Tonight’s lineup could have gotten Arts Victoria funding for a ‘live exploration and reassessment of masculinity and electro rock’; each act taking inspiration from looking inward and exploring what a man is in modern Australian society. Each act also happens to kick arse.
Stripping off within the opening seconds of the first song. Jonny Telafone, eyes closed, standing amidst small bursts of dry ice, occupies a bizarrely perfect balance between the seductive and the aggressively intimate. Though he seems wholly engaged when performing, the second he’s not singing his sometime-secular paeans to the spiritual and the physical, it’s like he thinks he’s invisible; swigging beer, stoking his dry ice machine, freezing in poses. It’s captivating stuff, until his final two songs Stay Strong For Me and The End in which the audience (mostly men in glasses, trimmed beards and with swept back hair) get noisy in their appreciation.
Opening with clouds of choked synth atmospheres, Standish/Carlyon's arresting set builds on crisp, distant drums and overt sexuality oozing from every plucked bass note and barely discernible vocal. In lesser hands, it would be easy for this to turn into a prematurely disappointing mess, but so confident and self-assured are these men, we’re instead privy to a seamy sub-urban pleasuredome. Focusing on the creation of mood seems to be their drive, and songs seem to explode unexpectedly. When melodies surface, as on Nono/Yoyo and Subliminally, they shine brightly. Closing song Gucci Mountain is introduced as 'A terse psychological thriller taking place over several continents', its ricochets of sparse slap bass and vocal refrain sending us to our own dark places.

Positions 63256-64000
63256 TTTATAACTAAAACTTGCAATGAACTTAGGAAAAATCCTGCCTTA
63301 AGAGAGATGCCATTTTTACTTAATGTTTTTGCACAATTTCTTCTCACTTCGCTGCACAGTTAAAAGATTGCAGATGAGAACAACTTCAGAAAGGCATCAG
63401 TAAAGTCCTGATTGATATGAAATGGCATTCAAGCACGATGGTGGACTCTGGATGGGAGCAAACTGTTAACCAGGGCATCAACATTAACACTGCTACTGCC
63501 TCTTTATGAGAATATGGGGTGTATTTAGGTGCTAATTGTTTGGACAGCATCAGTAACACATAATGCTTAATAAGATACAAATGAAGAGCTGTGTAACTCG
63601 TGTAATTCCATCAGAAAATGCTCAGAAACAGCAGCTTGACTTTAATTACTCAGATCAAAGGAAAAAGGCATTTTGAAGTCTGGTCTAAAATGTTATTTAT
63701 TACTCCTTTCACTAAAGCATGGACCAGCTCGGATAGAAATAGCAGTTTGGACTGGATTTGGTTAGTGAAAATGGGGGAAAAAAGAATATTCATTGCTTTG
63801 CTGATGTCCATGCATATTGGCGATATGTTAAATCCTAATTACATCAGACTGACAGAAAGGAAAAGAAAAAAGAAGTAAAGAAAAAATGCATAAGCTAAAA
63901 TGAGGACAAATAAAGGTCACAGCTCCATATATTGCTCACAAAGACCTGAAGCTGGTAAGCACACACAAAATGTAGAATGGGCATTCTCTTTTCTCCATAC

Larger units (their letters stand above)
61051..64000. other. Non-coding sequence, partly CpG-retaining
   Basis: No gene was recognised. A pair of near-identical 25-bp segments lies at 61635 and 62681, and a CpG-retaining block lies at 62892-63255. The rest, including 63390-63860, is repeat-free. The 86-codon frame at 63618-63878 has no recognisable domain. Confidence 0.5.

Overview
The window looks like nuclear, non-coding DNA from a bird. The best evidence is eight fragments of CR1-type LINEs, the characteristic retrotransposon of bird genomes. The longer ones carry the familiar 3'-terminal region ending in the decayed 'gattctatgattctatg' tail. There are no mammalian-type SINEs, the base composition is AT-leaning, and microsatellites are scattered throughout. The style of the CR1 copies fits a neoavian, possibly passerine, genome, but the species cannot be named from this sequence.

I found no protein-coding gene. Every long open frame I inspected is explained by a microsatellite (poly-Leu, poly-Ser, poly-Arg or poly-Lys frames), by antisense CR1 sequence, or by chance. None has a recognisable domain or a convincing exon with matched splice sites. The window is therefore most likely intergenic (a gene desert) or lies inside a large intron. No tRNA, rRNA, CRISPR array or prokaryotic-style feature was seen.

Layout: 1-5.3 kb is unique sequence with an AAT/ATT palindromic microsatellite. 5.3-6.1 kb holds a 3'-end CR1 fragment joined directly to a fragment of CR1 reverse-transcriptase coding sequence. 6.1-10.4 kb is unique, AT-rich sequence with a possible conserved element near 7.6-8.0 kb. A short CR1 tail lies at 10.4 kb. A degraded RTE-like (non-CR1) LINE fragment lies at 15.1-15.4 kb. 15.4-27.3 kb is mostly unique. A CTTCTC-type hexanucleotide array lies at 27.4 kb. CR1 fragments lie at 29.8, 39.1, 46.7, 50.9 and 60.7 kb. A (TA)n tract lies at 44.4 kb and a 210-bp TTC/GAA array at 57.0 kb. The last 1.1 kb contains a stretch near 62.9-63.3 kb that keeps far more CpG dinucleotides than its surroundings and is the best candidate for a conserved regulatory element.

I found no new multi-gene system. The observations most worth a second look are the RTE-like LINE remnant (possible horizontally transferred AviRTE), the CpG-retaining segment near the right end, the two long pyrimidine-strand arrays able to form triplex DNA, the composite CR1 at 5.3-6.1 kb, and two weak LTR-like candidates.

Equally adept with sound and mood, and probably the only Australian act to generate more hyperbole in recent months, is Kirin J Callinan. Entering the room to silence, he arranges himself amidst two microphones, adjusts his headset microphone, and kicks into gear. Blasting us with strobes and lasers, and instantly hitting all the high-mid frequencies that Standish/Carlyon missed, opening song Halo and title track of new album Embracism is galvanizing stuff. Instantly showing us his mastery of production, Callinan is meticulous in his control of sound, unusual for a performer so associated with the unpredictable; even the humility of his banter seems designed to offset the ambition on show. Regardless of hype and filmclips, the sonic impact here is massive and brilliantly constructed. His guitar sounds are often deftly tight bursts of chaos, conversely, his voice a hoarse and often limited (perhaps due to recent overuse) instrument. Chardonnay Sean follows and allows his excellent three-piece backing band to stretch out.
Moving from furious blasts of keys and guitar as on Come on USA to near-shoegaze splendour of Victoria M. and Landslide, Callinan’s set is well-paced and seems to build to the closing epic Love Delay that leaves Callinan’s voice at its most ragged. Returning to the stage alone to display his astoundingly proficient guitar layering, he closes the set with a wave and leaves to wild cheers. Three bands with a theme, captured at exactly the right time; tonight is a gig for the time capsule.